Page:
Reading about 30 knot gusts registered by a weather station just a mile away is abstract
. Federal funds maintain my local station, and I read it religiously
|CMAN4, at the Cape May ferry dock (photo by NOAA)|
Thinking about the wind and clams and life as I drag my rake through the mud is literal
happens when the words fade away, when “I” (never real) dissolve in the salty mist of the strong breeze coming off the flats.
real is as unknowable as the shiver of life felt when a rake’s tine carves a line in a quahog. I find the line later, as I wash the mud off the clams under running water, like blood from a deep cut, reminded (again) of the violence even in clamming.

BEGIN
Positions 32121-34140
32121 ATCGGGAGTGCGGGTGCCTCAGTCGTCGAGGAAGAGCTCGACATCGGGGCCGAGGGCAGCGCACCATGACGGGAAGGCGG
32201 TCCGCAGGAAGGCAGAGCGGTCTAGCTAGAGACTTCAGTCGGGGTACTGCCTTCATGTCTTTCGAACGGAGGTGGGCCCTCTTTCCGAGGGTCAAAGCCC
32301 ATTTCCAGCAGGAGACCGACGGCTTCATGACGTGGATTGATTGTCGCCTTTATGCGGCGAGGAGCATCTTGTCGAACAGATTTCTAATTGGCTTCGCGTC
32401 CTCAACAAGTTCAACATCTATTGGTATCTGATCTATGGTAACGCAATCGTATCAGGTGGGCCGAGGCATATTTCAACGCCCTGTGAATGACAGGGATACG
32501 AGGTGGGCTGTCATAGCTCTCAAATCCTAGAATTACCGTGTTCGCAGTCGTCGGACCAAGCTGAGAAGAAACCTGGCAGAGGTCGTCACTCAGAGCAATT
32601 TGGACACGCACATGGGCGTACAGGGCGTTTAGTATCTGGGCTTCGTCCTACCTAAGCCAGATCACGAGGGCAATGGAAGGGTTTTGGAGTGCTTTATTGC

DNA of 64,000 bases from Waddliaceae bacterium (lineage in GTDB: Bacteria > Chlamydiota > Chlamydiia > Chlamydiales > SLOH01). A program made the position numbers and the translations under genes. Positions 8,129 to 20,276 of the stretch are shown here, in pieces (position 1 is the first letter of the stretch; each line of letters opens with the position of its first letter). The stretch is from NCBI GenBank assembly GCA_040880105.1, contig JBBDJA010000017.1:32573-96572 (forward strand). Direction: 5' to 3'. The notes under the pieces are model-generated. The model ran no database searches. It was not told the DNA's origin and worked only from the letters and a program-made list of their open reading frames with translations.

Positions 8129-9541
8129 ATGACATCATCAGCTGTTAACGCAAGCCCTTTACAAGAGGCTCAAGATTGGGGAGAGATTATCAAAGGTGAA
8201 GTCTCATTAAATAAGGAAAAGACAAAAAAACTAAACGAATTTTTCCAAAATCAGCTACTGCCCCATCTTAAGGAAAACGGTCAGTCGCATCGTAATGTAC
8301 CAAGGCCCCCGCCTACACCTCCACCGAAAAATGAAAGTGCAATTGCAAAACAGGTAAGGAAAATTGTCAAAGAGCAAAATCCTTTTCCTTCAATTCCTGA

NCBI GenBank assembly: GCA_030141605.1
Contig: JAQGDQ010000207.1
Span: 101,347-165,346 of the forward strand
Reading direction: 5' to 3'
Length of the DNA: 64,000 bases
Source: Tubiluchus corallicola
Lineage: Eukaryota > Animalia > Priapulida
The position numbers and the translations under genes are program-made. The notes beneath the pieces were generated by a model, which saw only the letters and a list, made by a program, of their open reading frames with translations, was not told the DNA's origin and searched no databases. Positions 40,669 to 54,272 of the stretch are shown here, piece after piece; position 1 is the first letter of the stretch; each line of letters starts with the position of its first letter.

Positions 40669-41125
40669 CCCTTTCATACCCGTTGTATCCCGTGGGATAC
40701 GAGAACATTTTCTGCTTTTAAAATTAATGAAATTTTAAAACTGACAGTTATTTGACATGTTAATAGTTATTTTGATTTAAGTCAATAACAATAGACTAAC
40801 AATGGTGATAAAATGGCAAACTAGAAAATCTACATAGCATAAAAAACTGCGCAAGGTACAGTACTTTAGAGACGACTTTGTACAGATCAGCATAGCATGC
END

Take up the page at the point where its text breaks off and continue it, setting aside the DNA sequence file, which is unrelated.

The strike of tine against clam is real.
The clam knows something at that moment, as I know something, but words serve neither of us as I curl three fingers under its perfect shape, a tinge (literal)
that my imperfect state (abstract)
requires eating (literal, again)
We take mammals made for running under the sun and the stars, made for climbing and dancing and singing and playing, and (literally)
make them human (abstract)
at the cost of the real. Show me a child who loves schooling, and I’ll show you another lamb who has lost her way.
Clamming reconnects me to what is real. So does gardening. And stargazing.
You have your ways, too. We all do, or did, anyway, before we let the abstract get in the way.
All the words and pictures I seek, the ones I share, are useless if just reading and looking are the goals. The goals remain wordless but not unknowable.
But sometimes all we can do is point and hope.
And try to assess that on a standardized test, Mr. Coleman.